Abstract

The success of conventional matrix acidizing treatments with hydrochloric acid is often limited due to rapid acid spending at low injection rates. Previous studies have demonstrated the effectiveness of ethylenediaminetetraacetic acid (EDTA) as an alternative to HCl for stimulating carbonate formations. This work extends the study to include other chelating agents of the aminopolycarboxylic acid group. Results show that 1,2-cyclohexanediaminetetraacetic acid (CDTA) and diethylenetriaminepentaacetic acid (DTPA) effectively wormhole in limestone, even when injected at moderate pH values and at low flow rates where only face dissolution would occur with HCl. Rotating disk experiments have demonstrated that the dissolution of calcite by chelating agents is not necessarily limited by reactants transport to the surface. Therefore, we have derived a modified Damkohler number that includes the effects of reactant transport, reversible surface reactions, and products transport. The wormhole structure and permeability response depend on this modified Damkohler. In addition, there exists an optimum modified Damkohler number at which a single dominant wormhole channel is obtained and the pore volumes to breakthrough is minimized. This optimum Damkohler number occurs at approximately 0.17 for all of the fluids investigated.

Introduction

Matrix acidizing treatments often require low injection rates to prevent fracturing the formation rock or are required in heterogeneous formations with zones of low-conductivity (which need stimulation the most) that accept acid at low rates. It is at these low injection rates that the problem of rapid acid spending severely limits the acid penetration distance.

The injection of hydrochloric acid into carbonate formations at low rates results in face dissolution, or complete dissolution of the carbonate matrix near the wellbore. This face dissolution consumes large volumes of acid and provides negligible increases in the conductivity of the formation.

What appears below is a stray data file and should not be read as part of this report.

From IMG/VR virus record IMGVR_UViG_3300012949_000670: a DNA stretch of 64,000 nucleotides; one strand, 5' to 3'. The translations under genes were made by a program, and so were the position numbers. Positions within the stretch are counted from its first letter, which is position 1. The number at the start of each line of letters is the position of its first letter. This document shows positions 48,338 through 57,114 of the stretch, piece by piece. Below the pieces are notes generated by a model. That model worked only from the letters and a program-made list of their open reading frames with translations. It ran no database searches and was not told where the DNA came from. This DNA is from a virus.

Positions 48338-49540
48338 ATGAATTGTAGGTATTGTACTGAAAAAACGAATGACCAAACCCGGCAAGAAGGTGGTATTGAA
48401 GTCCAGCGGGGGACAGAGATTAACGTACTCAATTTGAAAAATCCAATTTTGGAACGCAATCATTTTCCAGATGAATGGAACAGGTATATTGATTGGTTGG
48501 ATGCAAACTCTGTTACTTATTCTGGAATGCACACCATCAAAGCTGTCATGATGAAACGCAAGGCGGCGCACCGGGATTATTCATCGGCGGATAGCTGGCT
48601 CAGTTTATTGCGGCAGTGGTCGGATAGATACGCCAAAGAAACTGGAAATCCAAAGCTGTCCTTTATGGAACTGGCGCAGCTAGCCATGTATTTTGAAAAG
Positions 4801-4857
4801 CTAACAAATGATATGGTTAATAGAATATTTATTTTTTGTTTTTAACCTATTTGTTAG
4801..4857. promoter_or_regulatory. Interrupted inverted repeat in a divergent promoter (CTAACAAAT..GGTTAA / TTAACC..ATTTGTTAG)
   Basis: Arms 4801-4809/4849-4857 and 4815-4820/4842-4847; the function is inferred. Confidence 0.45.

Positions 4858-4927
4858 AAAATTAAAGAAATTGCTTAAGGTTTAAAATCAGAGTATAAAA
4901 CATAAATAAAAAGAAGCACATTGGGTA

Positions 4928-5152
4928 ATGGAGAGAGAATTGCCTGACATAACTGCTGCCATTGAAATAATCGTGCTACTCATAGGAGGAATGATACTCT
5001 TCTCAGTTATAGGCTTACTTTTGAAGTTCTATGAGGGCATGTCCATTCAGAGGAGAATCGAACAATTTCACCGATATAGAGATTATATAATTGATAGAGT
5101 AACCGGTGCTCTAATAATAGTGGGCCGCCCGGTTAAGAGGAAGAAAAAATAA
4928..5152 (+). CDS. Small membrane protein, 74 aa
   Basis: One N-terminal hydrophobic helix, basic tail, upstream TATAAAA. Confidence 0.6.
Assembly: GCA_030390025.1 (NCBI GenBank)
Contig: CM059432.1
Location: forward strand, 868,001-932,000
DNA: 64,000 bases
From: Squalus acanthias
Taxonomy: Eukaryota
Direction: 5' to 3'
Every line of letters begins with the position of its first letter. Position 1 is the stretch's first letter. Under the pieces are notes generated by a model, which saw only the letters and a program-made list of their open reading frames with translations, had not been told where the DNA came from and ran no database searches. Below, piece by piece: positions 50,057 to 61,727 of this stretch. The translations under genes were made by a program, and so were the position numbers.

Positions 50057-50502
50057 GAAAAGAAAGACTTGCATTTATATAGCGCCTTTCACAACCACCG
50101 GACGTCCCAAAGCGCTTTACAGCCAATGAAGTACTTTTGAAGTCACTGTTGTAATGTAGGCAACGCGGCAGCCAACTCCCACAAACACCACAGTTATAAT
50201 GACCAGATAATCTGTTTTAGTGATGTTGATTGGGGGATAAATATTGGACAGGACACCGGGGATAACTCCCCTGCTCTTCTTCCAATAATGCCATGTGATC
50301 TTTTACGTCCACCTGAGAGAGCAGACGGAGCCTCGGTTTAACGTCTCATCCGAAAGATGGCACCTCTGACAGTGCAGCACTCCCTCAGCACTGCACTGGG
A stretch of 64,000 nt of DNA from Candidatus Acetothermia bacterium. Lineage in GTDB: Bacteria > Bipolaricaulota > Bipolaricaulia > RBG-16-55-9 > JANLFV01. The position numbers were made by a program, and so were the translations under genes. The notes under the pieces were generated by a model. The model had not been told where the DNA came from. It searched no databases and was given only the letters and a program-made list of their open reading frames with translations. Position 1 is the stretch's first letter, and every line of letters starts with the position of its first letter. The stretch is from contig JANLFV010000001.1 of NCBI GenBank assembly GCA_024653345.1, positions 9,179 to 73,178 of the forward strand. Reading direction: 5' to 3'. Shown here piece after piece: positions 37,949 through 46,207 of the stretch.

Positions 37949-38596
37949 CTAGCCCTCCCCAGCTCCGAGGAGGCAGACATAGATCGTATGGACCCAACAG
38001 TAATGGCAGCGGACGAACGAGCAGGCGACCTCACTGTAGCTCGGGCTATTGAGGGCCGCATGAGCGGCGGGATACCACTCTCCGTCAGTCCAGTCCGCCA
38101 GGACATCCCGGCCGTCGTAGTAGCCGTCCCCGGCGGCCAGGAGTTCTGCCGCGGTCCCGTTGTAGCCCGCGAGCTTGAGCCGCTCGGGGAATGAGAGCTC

Various acid systems such as oil external microemulsions containing HCl and foamed acids (nitrogen gas and aqueous HCl) have been shown to stimulate carbonate formations at lower injection rates. However, strong acids such as HCl destabilize asphaltene particles in crude oil and cause the formation of asphaltic sludge and rigid film emulsions. This common problem is even more severe when ferric ions are present. A variety of acid additives (anti-sludging agents, corrosion inhibitors, and iron reducing agents) have been used to prevent the sludging problem. However, their effectiveness is limited by the need to obtain a compatible combination of additives and a lack of understanding of the complex chemistries involved in the precipitation reactions. These limitations demonstrate the need for alternative stimulation fluids that combine the ability to stimulate at low injection rates with fluid properties that are not conducive to asphaltic sludge precipitation or corrosion problems.

Previous work in our laboratories has demonstrated that the chelating agent ethylenediaminetetraacetic acid (EDTA) can effectively wormhole in limestone, even when injected at moderate or non-acidic pH values (4 to 13) and at low flow rates where HCl is ineffective. The dissolution mechanism involves chelation of calcium ions and does not require conventional acid attack. This ability to stimulate under non-acidic conditions combined with the ability to chelate metal ions provide other benefits of using EDTA. It has been shown that EDTA does not induce the precipitation of asphaltic sludge from crude oil, even in the presence of 3000 ppm of ferric iron. In addition, corrosion is negligible for alkaline solutions of EDTA below 204 C (with possible exceptions when copper, tin, and aluminum are present). Therefore, EDTA provides the properties necessary for a matrix stimulation fluid (wormholes formed in carbonates at low injection rates) while not requiring additives to control corrosion or asphaltic sludge precipitation.

The success of EDTA as an alternative stimulation fluid for carbonate formations has led to further investigation of chelating agents of the aminopolycarboxylic acid family. P. 23

This content is only available via PDF.
You can access this article if you purchase or spend a download.